Hi Steve,

Steve Spicklemire wrote:

>Hi Itai,
>>>>>>  "Itai" == Itai Tavor <[EMAIL PROTECTED]> writes:
>     Itai> I'm already using globally unique ids, but still, doesn't
>     Itai> using the same id for the Participant and the Actor make
>     Itai> these objects too tightly coupled? Seems to me that Actors
>     Itai> should provide an interface for finding actors to the rest
>     Itai> of the application; other objects should not make
>     Itai> assumptions about the internal storage of Actors, and
>     Itai> particularly what ids they use. No?
>Well... there are two aspects here: 1) Who knows about how
>various Participants and Actors are managed and 2) How are they actually
>managed. Tight coupling is only about "1". It seems to me that "2" is
>up to you as the developer to decide based on the particular
>I'm sure that ZPatterns Zen is like most things... you learn by
>getting your fingers burnt ;-). However it seems to me that it
>should be OK for an Xs Specialist to implement
>getXforY( y_id )
>getXsforY( y_id )
>(if there is more than one x for a single y.
>If you have an XOR relationship, with several potential Specialists
>I think you could either:
>(A) iterate through the list of possible Specialists and ask each to
>getXforY until you get a hit...
>(B) have a 'clearing house' Participants specialist, with a Rack for 
>each of the
>Participant types and let it iterate through the racks and return
>an object of the right type based on which one is a 'hit'. (Specialists
>of course do this automatically!)
>The advantage of (A) is, one less Specialist. The disadvantage is that
>the Actor Specialist needs to 'know' about the list of Participant Specialists
>The advantage of (B) is that the clearing house Specialist keeps track
>of all the different Participants types... and the iteration is 'automatic'.
>However... I think that either of these is 'OK' as far as coupling is
>concerned. In both cases the information about the different types
>of Participant is kept in a single centralized place [(A) in the
>Actors Specialist] and [(B) in the clearing house Specialist]. *If*
>you had some *other* Specialist that also needed to iterate through the
>various types of Participants... *then* B would be a clear advantage,
>and probably worth the added complexity.

I use (B) when some participants need to take on a certain role, like 
'ordering entities', 'billable entities', etc. In this case, each 
role might be filled by a different group of participants, so a new 
Specialist is necessary. I implemented this for my Actors like you 
suggested, and it works nicely and doesn't seem overly complicated.

In other XOR cases, I would favor (A). I think (B) in these cases 
would be an overkill. One thing about implementing (A) - it can be 
done in two ways:

- Store participant_id in Actor. Actor calls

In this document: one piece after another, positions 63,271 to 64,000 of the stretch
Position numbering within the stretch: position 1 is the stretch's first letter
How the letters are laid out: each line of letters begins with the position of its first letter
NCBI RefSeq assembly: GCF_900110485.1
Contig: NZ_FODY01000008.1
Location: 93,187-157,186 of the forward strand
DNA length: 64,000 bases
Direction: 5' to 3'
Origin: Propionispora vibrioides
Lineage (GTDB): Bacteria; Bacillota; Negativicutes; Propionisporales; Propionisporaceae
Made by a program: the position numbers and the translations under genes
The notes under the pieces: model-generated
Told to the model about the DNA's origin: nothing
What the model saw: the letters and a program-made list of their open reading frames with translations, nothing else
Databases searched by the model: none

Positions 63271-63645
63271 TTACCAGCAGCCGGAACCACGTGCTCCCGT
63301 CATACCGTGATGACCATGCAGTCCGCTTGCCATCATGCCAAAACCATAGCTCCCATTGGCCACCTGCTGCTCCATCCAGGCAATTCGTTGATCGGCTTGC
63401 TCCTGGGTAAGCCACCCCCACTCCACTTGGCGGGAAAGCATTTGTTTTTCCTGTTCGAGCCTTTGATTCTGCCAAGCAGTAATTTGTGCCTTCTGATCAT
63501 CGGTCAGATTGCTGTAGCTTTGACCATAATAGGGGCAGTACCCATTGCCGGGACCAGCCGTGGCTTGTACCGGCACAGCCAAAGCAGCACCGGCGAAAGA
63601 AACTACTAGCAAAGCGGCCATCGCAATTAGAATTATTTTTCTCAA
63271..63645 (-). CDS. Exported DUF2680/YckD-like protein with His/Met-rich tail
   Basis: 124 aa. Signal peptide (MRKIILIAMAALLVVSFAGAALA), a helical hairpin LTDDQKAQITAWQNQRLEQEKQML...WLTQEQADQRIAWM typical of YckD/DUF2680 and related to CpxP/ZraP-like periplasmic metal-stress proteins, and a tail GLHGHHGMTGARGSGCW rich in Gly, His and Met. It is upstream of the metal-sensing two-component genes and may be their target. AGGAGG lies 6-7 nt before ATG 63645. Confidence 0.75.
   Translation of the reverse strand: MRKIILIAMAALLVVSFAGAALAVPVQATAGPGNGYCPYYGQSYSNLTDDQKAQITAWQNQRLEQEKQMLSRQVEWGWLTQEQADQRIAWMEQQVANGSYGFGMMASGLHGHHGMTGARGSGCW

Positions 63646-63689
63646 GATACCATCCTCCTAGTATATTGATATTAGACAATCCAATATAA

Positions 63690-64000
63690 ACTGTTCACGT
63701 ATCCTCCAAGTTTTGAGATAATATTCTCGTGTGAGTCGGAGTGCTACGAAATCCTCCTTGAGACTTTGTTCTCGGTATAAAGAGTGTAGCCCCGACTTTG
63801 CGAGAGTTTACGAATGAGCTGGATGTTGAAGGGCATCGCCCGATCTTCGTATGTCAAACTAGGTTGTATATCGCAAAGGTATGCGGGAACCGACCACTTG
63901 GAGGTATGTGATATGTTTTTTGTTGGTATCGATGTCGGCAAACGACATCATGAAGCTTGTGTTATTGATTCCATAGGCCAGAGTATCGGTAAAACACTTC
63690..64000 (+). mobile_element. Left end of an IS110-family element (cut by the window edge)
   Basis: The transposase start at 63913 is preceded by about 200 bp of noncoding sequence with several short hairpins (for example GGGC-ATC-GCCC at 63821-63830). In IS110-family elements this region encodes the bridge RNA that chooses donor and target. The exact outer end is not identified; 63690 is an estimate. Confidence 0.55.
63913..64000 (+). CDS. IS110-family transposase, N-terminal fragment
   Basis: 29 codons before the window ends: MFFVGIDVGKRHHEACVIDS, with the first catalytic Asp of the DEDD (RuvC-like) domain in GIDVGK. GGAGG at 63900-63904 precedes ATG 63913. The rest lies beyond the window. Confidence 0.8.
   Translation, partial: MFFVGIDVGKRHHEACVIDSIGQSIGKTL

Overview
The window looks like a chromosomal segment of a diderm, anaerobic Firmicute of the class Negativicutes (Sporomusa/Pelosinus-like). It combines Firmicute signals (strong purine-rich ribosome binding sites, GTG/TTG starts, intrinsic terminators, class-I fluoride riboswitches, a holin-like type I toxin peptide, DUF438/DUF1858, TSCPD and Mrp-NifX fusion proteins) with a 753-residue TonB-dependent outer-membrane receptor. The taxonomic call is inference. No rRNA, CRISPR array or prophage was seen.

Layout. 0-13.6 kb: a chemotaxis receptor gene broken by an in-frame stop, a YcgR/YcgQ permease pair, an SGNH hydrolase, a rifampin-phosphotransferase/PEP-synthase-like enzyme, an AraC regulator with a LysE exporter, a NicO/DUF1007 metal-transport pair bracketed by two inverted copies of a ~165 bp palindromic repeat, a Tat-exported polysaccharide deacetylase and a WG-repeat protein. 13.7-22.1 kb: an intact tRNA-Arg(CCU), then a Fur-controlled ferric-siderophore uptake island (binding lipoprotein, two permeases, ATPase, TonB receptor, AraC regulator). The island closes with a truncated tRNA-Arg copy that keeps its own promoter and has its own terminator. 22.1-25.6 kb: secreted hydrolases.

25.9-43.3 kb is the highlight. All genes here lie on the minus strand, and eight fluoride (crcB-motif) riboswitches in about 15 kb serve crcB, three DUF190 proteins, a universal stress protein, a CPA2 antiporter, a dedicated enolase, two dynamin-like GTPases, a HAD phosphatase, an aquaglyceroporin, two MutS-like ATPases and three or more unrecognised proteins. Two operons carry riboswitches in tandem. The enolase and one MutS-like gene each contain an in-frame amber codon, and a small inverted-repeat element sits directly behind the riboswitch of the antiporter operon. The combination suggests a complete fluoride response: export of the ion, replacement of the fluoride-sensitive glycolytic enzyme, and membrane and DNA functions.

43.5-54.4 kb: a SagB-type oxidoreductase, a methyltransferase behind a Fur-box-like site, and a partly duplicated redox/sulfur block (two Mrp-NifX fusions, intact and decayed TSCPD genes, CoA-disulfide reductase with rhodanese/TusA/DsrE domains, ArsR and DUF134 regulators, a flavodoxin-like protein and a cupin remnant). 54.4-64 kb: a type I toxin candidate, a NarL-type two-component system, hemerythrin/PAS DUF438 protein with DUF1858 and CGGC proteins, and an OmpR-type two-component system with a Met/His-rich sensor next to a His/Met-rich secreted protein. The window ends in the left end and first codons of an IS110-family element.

- Store actor_id in the participants. Actor calls 

Or, you'd probably want to do both - store Actor.my_participant_id 
and Participant.my_actor_id. But in this case, you don't need 
getParticipantForActor, you just use 

Does this make sense?

>(P.S. it was refreshing to hear pje mention that he and Ty had to "bite the
>bullet" and add new classes/Specialists on a project and only *after* that
>it got much simpler, clearly implying that the original design was less
>than perfect. It seems to us newbies sometimes that they possess
>the Deific characteristic of near (object oriented) infallibility whereby
>they produce clean, elegant, yet simple object oriented designs with the
>same graceful ease with which they might compose a grocery list, while we
>mortals struggle for hours and days to come up with something that they might
>discard after a moment's thought. Anyway.... in the end we'll all learn the
>most by hard experience, if only she were a more forgiving Mistress!)

Being able to get it right the second time is still close enough to 
infallible for me :-)

>(P.P.S. I still really like your idea of codifying some of these
>ZPatterns techniques into a sort of gallery of ZPatterns Implementations.
>I'm working already on incorporating some of these into the ToDo example.)

I'd like to see what you manage to fit into the example. I think that 
once you get one implementation from the gallery added, and we can 
see that it's simple and works well in this application, we can 
consider it our 'recommended implementation of the moment'.

P.S. I've been struggling with a problem that might get cleared up if 
you added it to the example:

Say you want to allow a user to add a ToDo from the Deliverable 
screen (in addition to the existing menu for selecting existing 
ToDos). You could either place a 'create ToDo' form right there, 
using a UI snippet from ToDos, or link to ToDos.addToDoForm. The 
problem is how to get the id of the new ToDo into the deliverable. If 
you didn't store todo_ids in Deliverable, instead calling 
ToDos.getToDosForDeliverable(), there would be no problem. Otherwise, 
you'd need a addToDoInterface in Deliverable, which will call 
ToDos.addToDo, then add the new ToDo id to todo_ids. Or, as a third 
option, you could pass a method to ToDos.addToDo, and get it to call 
this method and give it the new id.

What do you think? Want to tackle this in the example?

Itai Tavor                    "Je sautille, donc je suis."
C3Works    [EMAIL PROTECTED]              - Kermit the Frog

"If you haven't got your health, you haven't got anything"

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